While you’re not at work, don’t plop down in front of the TV for hours. If you must watch TV, then work out while watching your favorite shows, and be mindful not to over eat.

- Tamir

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Sunbathing and mortality: Weighing different risks

Most of us have been taught to avoid the sun due to concerns over skin cancer. UV radiation from the sun can indeed cause damage to the skin, which down the line can lead to skin cancer.

Types of skin cancer

The most common skin cancers, basal and squamous cell carcinomas, are, for the most part, unlikely to kill someone. Due to their intrinsic characteristics, and due to the fact that they cause unsightly skin lesions which prompt treatment, they are unlikely to progress to a point at which they spread throughout the body and become deadly. On the other hand, melanoma, a third type of skin cancer, CAN be deadly and spread throughout the body. Furthermore, melanoma often starts as a small abnormal mole which many people can miss or pay little attention to.

But what about too little sunlight?

Lack of sunlight leads to deficiency in vitamin D. It’s quite hard to obtain vitamin D solely through diet since it isn’t found in any significant amount in most foods. Sunlight and supplements are pretty much the only way to obtain enough.

Low vitamin D levels may increase the risk of dying from heart attacks, strokes, and certain cancers, including . . . melanoma. I know this sounds odd, but it seems that sunburns/too much sun exposure increases the risk of a less aggressive form of melanoma whereas low vitamin D levels increase the risk of the more aggressive type.

A recent study published in the Journal of Internal Medicine lends further credence to the idea that some sun exposure is quite healthy. The study followed close to 30,000 women aged 25-64 for over 20 years, and found that those women who avoided the sun had approximately DOUBLE the risk of dying compared to those who had the highest sun exposure. Furthermore, with the exception of women who used tanning beds, the risk of developing melanoma or dying from it was not higher in the sun exposure group, presumably because of what I stated above that lack of sunlight (leading to low vitamin D levels) increases the risk of more aggressive types of melanoma.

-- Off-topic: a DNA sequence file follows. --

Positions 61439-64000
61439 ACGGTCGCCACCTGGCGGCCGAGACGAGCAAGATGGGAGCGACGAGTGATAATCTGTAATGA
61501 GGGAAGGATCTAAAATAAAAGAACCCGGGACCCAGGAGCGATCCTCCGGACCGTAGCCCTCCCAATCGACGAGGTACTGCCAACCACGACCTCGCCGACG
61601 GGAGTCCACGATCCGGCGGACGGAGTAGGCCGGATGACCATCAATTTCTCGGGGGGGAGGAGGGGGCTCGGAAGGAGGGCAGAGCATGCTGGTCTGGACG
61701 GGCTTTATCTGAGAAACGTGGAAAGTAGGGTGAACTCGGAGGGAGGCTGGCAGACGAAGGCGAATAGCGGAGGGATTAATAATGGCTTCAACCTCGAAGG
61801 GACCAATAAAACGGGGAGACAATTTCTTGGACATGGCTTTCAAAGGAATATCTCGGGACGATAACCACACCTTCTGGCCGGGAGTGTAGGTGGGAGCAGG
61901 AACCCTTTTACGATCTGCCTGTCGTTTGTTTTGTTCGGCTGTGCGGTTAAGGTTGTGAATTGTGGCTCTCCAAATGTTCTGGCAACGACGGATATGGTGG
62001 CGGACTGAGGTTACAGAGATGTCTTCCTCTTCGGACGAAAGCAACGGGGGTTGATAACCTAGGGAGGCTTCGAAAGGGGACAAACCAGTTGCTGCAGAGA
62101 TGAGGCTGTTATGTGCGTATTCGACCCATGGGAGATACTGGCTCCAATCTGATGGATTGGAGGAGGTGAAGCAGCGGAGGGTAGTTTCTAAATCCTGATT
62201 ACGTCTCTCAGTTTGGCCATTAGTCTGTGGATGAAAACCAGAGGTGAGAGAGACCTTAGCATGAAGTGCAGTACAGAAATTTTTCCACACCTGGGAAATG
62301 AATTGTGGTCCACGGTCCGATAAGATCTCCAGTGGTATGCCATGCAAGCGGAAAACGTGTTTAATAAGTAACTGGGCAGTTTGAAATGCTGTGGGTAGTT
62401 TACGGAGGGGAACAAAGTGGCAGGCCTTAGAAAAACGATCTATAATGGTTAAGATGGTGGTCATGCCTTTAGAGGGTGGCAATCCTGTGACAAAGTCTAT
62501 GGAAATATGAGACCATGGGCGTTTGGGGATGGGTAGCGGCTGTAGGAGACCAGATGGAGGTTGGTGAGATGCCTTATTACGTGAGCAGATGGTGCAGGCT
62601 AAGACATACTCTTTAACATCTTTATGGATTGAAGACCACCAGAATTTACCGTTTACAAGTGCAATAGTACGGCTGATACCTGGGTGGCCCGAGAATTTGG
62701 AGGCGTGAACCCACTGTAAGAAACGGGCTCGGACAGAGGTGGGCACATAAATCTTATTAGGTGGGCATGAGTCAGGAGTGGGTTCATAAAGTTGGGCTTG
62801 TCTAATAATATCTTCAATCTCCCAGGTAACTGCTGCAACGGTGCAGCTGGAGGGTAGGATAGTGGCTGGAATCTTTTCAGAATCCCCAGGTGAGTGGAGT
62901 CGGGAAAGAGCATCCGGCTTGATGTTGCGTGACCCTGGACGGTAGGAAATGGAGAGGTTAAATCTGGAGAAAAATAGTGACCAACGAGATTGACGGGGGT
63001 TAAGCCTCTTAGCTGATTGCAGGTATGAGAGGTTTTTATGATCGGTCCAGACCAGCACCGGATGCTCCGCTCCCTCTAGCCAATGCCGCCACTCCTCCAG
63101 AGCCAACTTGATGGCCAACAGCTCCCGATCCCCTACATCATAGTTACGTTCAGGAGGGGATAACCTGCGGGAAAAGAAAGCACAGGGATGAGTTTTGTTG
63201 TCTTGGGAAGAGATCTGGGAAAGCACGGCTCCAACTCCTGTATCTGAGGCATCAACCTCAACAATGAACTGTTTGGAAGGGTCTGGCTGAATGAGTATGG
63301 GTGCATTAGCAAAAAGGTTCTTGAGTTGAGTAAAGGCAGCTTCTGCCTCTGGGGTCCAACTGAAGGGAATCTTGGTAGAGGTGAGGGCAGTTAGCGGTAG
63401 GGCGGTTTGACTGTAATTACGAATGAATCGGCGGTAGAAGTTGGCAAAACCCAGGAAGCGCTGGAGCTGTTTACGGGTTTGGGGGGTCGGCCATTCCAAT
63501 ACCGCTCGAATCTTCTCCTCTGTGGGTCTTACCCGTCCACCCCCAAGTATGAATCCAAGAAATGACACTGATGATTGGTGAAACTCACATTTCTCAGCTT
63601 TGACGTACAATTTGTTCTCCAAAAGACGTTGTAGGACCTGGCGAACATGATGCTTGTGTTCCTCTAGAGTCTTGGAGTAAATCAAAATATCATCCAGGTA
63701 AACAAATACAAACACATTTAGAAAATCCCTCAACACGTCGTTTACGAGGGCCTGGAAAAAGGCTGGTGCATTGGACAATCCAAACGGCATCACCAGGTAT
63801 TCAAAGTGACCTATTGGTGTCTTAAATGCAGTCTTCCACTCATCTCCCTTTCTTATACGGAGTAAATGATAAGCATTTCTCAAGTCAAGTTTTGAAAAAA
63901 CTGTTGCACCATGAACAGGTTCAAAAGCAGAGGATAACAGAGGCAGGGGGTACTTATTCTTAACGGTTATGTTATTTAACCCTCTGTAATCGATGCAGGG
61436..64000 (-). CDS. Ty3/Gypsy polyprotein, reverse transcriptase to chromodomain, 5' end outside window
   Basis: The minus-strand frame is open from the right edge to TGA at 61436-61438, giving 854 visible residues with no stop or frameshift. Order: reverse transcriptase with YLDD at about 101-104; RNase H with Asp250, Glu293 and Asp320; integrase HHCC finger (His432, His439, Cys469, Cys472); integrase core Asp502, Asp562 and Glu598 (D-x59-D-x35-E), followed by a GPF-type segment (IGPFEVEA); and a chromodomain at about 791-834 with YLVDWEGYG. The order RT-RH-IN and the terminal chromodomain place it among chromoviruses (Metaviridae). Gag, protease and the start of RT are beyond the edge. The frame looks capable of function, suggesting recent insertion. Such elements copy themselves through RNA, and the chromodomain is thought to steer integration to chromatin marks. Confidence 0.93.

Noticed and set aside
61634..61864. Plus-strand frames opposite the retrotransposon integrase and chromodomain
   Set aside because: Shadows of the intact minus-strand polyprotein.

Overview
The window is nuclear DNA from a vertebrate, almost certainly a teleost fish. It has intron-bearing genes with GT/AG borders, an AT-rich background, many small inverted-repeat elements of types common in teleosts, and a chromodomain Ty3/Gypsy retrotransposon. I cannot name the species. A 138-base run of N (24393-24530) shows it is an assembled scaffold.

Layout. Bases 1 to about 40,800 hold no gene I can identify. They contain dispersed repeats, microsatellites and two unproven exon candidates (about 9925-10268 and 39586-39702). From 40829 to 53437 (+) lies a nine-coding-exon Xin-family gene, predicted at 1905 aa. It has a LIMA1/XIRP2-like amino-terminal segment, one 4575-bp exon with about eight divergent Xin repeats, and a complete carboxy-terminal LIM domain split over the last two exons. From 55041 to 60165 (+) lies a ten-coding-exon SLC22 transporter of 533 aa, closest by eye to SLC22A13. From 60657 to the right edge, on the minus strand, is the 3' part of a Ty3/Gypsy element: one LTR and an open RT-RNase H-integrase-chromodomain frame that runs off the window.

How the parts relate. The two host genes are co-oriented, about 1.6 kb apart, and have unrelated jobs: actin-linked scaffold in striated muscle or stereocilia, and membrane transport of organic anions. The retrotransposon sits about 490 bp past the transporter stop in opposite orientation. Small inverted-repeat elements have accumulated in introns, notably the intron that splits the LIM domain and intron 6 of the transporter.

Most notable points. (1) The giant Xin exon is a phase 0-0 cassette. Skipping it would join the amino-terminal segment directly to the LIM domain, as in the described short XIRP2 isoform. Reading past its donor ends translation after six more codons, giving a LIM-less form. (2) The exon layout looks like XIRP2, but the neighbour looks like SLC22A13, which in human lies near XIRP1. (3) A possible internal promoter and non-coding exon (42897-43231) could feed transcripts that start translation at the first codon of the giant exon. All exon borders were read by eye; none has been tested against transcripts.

The bottom line

I am NOT suggesting based on this study to go lie down on the beach all day and get burnt to a crisp. However, being deathly afraid of every little ray of sun and walking around slathered in sun tan lotion with a large brimmed hat for every short outdoor excursion seems harmful to one’s health.

There is no way for me to tell you exactly how much sun exposure is ideal. That is based on how dark your skin is and how powerful the sun’s rays are based on where you live and what time of the year and day it is. A simple way of gauging whether or not you are overdoing it is sunburn. If you are frequently getting sunburned then you are overdoing it and running the risk of skin cancer. However, if your skin gets a little color, then you probably hit the nail on the head.

One last note – in the winter in some areas of the world it is virtually impossible to have enough sun exposure to make adequate vitamin D levels. So it’s probably a good idea to take supplements. This also hold true for those of you who are never in the sun.

- Tamir

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New research on Vitamin D and cancer

In our book and blog, we’ve commented on the numerous health benefits of vitamin D. Many people today are vitamin D deficient, some profoundly. This is due to the fact that very few foods contain significant levels of vitamin D. Humans were meant to obtain it from the sun (the UV rays from sunlight hitting our skin causes a reaction which produces vitamin D). Because many of us aren’t exposed to much sunlight, and even when we’re in the sun, many of us slather on a ton of suntan lotion to prevent skin cancer, the end result is wide spread vitamin D deficiency.

Some consequences of low vitamin D levels

Low vitamin D levels have been linked to many poor health outcomes. Two recent studies add to the growing body of evidence.

The first study, published in Clinical Cancer Research, looked at the link between vitamin D deficiency and prostate cancer. They screened 667 men ages 40-79 at high risk for prostate cancer for vitamin D deficiency. In European men, low vitamin D levels were linked to an over three and a half fold risk of having aggressive prostate cancer. In African Americans, the risk was over four fold. Furthermore, vitamin D deficient African Americans had more than double the risk of being diagnosed with prostate cancer.

The second study, published in the Journal of Clinical Endocrinology and Metabolism, looked at data from 25 studies on over 17,000 people who were diagnosed with breast cancer, colorectal cancer, or lymphoma (a type of blood cancer). Those that had the lowest vitamin D levels at diagnosis had a higher risk of dying from colon cancer and lymphoma, and lower disease-free survival from breast cancer and lymphoma.

Are you vitamin D deficient?